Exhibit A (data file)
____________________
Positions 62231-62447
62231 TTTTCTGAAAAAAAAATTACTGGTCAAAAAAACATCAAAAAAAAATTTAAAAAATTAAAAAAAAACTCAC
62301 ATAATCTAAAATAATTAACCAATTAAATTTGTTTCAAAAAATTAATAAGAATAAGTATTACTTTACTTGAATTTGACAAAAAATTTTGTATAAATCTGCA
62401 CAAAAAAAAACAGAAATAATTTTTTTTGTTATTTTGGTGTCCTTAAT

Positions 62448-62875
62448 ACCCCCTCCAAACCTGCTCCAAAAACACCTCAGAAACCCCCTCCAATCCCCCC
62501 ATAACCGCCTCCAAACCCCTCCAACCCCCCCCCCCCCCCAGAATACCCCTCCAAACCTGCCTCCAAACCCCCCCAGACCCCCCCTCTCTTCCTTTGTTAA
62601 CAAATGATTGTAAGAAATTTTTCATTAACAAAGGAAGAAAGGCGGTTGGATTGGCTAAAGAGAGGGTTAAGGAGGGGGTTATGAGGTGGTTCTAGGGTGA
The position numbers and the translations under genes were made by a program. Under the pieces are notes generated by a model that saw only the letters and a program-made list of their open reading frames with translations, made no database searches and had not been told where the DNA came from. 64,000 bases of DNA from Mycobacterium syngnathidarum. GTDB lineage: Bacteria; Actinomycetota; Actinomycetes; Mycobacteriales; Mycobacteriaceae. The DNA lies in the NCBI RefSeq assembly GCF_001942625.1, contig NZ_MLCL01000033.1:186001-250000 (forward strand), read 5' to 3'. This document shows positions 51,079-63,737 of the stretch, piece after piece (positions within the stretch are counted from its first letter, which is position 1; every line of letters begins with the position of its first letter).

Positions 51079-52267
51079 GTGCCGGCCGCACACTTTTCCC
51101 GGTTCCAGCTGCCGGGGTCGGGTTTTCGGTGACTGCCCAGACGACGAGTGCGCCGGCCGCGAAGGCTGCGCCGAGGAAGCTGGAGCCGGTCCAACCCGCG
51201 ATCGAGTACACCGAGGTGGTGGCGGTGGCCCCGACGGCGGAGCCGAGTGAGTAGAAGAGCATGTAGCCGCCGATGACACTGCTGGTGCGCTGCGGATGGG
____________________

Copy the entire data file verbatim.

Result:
Positions 62231-62447
62231 TTTTCTGAAAAAAAAATTACTGGTCAAAAAAACATCAAAAAAAAATTTAAAAAATTAAAAAAAAACTCAC
62301 ATAATCTAAAATAATTAACCAATTAAATTTGTTTCAAAAAATTAATAAGAATAAGTATTACTTTACTTGAATTTGACAAAAAATTTTGTATAAATCTGCA
62401 CAAAAAAAAACAGAAATAATTTTTTTTGTTATTTTGGTGTCCTTAAT

Positions 62448-62875
62448 ACCCCCTCCAAACCTGCTCCAAAAACACCTCAGAAACCCCCTCCAATCCCCCC
62501 ATAACCGCCTCCAAACCCCTCCAACCCCCCCCCCCCCCCAGAATACCCCTCCAAACCTGCCTCCAAACCCCCCCAGACCCCCCCTCTCTTCCTTTGTTAA
62601 CAAATGATTGTAAGAAATTTTTCATTAACAAAGGAAGAAAGGCGGTTGGATTGGCTAAAGAGAGGGTTAAGGAGGGGGTTATGAGGTGGTTCTAGGGTGA
The position numbers and the translations under genes were made by a program. Under the pieces are notes generated by a model that saw only the letters and a program-made list of their open reading frames with translations, made no database searches and had not been told where the DNA came from. 64,000 bases of DNA from Mycobacterium syngnathidarum. GTDB lineage: Bacteria; Actinomycetota; Actinomycetes; Mycobacteriales; Mycobacteriaceae. The DNA lies in the NCBI RefSeq assembly GCF_001942625.1, contig NZ_MLCL01000033.1:186001-250000 (forward strand), read 5' to 3'. This document shows positions 51,079-63,737 of the stretch, piece after piece (positions within the stretch are counted from its first letter, which is position 1; every line of letters begins with the position of its first letter).

Positions 51079-52267
51079 GTGCCGGCCGCACACTTTTCCC
51101 GGTTCCAGCTGCCGGGGTCGGGTTTTCGGTGACTGCCCAGACGACGAGTGCGCCGGCCGCGAAGGCTGCGCCGAGGAAGCTGGAGCCGGTCCAACCCGCG
51201 ATCGAGTACACCGAGGTGGTGGCGGTGGCCCCGACGGCGGAGCCGAGTGAGTAGAAGAGCATGTAGCCGCCGATGACACTGCTGGTGCGCTGCGGATGGG